• Workplace Bullying Bill Implications For Employers And Execs

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    In light of the upcoming parliamentary debate on the Bullying and Respect at Work Bill, organizations should consider how a statutory definition of "workplace bullying" could increase employee complaints and how senior executives would be implicated if the bill becomes law, says Sophie Rothwell at Charles Russell.

  • Amazon's €32M Data Protection Fine Acts As Employer Caveat

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    The recent decision by French data privacy regulator CNIL to fine Amazon for excessive surveillance of its workers opens up a raft of potential employment law, data protection and breach of contract issues, and offers a clear warning that companies need coherent justification for monitoring employees, say Robert Smedley and William Richmond-Coggan at Freeths.

  • Employers Can 'Waive' Goodbye To Unknown Future Claims

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    The Scottish Court of Session's recent decision in Bathgate v. Technip Singapore, holding that unknown future claims in a qualifying settlement agreement can be waived, offers employers the possibility of achieving a clean break when terminating employees and provides practitioners with much-needed guidance on how future cases might be dealt with in court, says Natasha Nichols at Farrer & Co.

  • Why Investment In Battery Supply Chain Is Important For UK

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    The recently published U.K. battery strategy sets out the government’s vision for a globally competitive battery supply chain, and it is critical that the U.K. secures investment to maximize opportunities for economic prosperity and net-zero transition, say lawyers at Watson Farley & Williams.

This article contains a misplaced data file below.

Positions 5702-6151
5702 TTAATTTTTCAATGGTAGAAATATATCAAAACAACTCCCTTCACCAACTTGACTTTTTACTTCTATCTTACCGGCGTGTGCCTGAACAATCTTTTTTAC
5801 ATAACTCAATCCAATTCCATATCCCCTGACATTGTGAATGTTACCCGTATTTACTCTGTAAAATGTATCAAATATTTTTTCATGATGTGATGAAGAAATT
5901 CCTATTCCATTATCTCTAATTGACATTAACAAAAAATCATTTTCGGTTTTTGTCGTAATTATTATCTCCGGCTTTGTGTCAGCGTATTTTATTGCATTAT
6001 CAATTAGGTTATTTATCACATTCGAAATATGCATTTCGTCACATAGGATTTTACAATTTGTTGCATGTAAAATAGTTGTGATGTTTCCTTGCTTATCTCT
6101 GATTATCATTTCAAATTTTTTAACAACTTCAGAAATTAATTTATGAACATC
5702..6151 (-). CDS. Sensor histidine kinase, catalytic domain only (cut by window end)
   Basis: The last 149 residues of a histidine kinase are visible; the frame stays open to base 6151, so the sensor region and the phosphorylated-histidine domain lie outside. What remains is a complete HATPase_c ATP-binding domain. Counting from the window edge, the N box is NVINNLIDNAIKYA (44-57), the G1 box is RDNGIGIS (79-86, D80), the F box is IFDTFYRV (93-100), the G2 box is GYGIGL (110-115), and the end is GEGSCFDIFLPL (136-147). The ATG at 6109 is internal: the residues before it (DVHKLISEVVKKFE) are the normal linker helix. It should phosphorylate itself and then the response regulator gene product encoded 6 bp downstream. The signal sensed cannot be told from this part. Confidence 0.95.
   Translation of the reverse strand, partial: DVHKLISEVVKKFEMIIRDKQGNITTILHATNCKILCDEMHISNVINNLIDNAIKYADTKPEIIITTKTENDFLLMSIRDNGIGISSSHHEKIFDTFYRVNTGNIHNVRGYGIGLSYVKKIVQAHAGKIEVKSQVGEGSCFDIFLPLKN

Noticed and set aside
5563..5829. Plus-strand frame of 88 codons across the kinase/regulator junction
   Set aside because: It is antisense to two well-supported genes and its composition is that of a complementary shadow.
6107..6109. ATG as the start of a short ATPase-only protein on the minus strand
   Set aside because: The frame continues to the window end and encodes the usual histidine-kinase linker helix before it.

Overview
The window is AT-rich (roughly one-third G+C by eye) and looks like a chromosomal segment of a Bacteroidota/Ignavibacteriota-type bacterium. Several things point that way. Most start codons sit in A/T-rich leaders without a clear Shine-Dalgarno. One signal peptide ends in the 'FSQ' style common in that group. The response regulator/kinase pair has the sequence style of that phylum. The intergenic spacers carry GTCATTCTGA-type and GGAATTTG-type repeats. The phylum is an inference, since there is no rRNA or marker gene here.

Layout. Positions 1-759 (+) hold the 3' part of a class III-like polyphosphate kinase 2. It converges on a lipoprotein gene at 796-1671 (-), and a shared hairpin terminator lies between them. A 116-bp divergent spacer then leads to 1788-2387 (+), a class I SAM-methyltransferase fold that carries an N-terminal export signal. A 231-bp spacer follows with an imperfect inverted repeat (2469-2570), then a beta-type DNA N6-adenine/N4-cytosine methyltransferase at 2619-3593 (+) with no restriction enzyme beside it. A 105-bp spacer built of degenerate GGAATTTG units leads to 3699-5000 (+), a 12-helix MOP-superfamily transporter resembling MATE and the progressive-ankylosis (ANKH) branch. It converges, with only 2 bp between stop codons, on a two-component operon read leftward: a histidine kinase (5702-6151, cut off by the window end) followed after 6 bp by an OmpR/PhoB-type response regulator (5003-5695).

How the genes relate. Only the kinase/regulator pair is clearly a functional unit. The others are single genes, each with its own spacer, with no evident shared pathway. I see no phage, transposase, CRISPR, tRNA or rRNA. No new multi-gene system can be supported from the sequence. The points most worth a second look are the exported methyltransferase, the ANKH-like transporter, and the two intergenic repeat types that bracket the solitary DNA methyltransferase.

• Ruling Elucidates Tensions In Assessing Employee Disability

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    An employment tribunal's recent decision, maintaining that dermatitis was not a disability, but stress was, illustrates tensions in the interaction between statutory guidance on reasonable behavior modifications and Equality Act measures, says Suzanne Nulty at Weightmans.

  • ECJ Ruling Triggers Reconsiderations Of Using AI In Hiring

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    A recent European Court of Justice ruling, clarifying that the General Data Protection Regulation could apply to decisions made by artificial intelligence, serves as a warning to employers, as the use of AI in recruitment may lead to more discrimination claims, say Dino Wilkinson and James Major at Clyde & Co.

  • Supreme Court Ruling Is A Gift To Insolvency Practitioners

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    As corporate criminal liability is in sharp focus, the Supreme Court's recent decision in Palmer v. Northern Derbyshire Magistrates' Court that administrators are not company officers and should not be held liable under U.K. labor law is instructive in focusing on the substance and not merely the title of a person's role within a company, say lawyers at Greenberg Traurig.

  • More Remains To Be Done To Achieve Gender Parity In Law

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    Significant strides have been made over the years to improve gender diversity in the legal profession, but the pay gap, lack of workplace flexibility and uneven child care burden remain significant challenges to progress, says Caroline Green at Browne Jacobson.

  • Key Employer Lessons From 2023 Neurodiversity Case Uptick

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    The rise in neurodiversity cases in U.K. employment tribunals last year emphasizes the growing need for robust occupational health support, and that employers must acknowledge and adjust for individuals with disabilities in their workplaces to ensure compliance and foster a neurodiverse-friendly work environment, says Emily Cox at Womble Bond.

  • Pension Industry Should Monitor Evolving ESG Issues In 2024

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    ESG thinking in the pensions industry has substantially evolved from focusing on climate change and net-zero to including nature and social considerations, and formalizing governance processes — illustrating that, in 2024, continually monitoring ESG issues sits squarely within trustee fiduciary duties, says Liz Ramsaran at DWF.

  • 5 Key UK Employment Law Developments From 2023

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    Key employment law issues in 2023 suggest that topics such as trade union recognition for collective bargaining in the gig economy, industrial action and menopause discrimination will be at the top of the agenda for employers and employees in 2024, say Merrill April and Anaya Price at CM Murray.